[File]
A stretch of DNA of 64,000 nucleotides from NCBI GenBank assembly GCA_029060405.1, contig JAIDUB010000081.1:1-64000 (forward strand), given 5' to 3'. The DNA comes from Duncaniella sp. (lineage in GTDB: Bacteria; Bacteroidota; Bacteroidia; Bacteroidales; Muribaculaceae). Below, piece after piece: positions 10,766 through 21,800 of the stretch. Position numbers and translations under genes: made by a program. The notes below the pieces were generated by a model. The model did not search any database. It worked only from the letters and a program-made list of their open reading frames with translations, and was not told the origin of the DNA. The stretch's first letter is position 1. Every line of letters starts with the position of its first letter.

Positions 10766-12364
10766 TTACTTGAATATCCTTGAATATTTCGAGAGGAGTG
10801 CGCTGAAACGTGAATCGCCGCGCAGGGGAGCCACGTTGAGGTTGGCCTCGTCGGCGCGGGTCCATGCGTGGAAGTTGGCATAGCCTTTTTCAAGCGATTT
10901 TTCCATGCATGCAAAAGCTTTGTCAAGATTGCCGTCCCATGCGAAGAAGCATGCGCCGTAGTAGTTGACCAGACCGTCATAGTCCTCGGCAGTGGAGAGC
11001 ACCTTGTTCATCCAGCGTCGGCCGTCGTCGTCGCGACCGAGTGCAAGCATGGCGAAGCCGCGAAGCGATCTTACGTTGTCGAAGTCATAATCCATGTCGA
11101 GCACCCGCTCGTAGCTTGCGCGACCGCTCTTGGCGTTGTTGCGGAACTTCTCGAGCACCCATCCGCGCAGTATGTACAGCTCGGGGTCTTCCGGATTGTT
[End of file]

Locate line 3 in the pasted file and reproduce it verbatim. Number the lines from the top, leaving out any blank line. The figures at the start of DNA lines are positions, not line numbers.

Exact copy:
10766 TTACTTGAATATCCTTGAATATTTCGAGAGGAGTG